20 May 2020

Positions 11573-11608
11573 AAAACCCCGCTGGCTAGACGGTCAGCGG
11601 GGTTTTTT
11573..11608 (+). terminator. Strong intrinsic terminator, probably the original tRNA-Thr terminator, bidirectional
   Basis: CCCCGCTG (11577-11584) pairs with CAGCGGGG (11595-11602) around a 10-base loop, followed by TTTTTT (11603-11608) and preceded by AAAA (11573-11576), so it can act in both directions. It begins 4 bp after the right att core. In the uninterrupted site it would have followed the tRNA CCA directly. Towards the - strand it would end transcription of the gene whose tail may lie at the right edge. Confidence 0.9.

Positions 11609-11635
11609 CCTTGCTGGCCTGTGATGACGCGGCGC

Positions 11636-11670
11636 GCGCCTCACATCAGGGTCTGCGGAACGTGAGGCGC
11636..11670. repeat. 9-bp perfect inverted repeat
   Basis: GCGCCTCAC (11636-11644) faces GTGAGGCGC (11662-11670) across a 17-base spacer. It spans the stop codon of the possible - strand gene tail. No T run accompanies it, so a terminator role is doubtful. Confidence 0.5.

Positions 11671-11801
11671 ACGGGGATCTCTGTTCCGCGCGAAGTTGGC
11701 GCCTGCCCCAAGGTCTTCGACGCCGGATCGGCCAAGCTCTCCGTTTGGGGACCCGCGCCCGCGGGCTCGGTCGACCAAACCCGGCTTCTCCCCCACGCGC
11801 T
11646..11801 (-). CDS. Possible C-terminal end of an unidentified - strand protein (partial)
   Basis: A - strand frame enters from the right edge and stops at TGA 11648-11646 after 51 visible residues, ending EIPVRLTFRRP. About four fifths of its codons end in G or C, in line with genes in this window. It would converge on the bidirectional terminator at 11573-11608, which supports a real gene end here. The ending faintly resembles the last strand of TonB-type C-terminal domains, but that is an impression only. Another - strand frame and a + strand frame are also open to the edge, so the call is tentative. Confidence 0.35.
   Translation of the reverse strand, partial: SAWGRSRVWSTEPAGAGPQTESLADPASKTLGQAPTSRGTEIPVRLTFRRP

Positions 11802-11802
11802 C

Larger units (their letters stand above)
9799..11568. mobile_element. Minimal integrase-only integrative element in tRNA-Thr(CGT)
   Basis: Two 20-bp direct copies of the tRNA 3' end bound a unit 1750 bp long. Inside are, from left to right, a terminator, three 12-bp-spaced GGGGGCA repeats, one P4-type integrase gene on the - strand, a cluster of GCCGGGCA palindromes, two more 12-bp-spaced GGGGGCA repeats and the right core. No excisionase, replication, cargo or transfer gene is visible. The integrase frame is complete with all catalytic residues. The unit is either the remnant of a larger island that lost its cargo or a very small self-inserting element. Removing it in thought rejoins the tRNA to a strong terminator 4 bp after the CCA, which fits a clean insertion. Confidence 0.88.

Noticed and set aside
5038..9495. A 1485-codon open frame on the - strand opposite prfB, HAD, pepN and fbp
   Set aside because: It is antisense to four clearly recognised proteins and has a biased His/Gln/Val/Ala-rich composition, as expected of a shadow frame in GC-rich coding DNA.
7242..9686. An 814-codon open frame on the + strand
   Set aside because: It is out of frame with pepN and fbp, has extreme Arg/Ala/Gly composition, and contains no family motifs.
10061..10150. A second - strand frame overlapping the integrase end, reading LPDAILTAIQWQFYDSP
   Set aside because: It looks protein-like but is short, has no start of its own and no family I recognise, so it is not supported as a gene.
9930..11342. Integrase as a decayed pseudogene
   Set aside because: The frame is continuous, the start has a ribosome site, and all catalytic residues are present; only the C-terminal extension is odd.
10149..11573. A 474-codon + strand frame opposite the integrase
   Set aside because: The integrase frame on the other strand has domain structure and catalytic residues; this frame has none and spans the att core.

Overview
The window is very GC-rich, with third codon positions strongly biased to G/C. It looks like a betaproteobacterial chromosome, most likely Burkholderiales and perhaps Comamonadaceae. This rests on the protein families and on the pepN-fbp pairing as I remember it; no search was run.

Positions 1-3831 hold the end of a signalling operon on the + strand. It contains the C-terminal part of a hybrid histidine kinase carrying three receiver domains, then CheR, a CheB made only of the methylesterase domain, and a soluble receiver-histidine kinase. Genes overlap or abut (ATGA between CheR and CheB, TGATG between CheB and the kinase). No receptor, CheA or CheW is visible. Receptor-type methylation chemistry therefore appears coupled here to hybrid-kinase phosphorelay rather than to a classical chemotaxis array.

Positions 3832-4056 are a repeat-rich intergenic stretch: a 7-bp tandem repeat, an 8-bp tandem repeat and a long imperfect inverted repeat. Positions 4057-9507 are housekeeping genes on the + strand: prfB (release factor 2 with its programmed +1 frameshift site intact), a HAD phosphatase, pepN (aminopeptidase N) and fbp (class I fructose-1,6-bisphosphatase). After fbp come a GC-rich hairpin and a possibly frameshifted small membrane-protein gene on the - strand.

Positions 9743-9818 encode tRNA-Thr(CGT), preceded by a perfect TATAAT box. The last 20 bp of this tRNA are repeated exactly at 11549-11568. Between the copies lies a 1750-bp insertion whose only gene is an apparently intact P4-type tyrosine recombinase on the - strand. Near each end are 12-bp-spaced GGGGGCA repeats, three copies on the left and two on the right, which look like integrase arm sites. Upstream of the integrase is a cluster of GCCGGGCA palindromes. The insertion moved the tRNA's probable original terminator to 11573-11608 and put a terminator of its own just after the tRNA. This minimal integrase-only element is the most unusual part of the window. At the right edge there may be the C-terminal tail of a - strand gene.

Chronic obstructive pulmonary disease (COPD) is mainly associated with smoking habit. Inflammation is the major initiating process whereby neutrophils and monocytes are attracted into the lung microenvironment by external stimuli present in tobacco leaves and in cigarette smoke, which promote chemotaxis, adhesion, phagocytosis, release of superoxide anions and enzyme granule contents. A minority of smokers develops COPD and different molecular factors, which contribute to the onset of the disease, have been put forward. After many years of research, the pathogenesis of COPD is still an object of debate. In vivo models of cigarette smoke-induced COPD may help to unravel cellular and molecular mechanisms underlying the pathogenesis of COPD. The mouse represents the most favored animal choice with regard to the study of immune mechanisms due to its genetic and physiological similarities to humans, the availability of a large variability of inbred strains, the presence in the species of several genetic disorders analogous to those in man, and finally on the possibility to create models “made-to-measure” by genetic manipulation. The review outlines the different response of mouse strains to cigarette smoke used in COPD studies while retaining a strong focus on their relatability to human patients. These studies reveal the importance of innate immunity and cell surface receptors in the pathogenesis of pulmonary injury induced by cigarette smoking. They further advance the way in which we use wild type or genetically manipulated strains to improve our overall understanding of a multifaceted disease such as COPD. The structural and functional features, which have been found in the different strains of mice after chronic exposure to cigarette smoke, can be used in preclinical studies to develop effective new therapeutic agents for the different phenotypes in human COPD.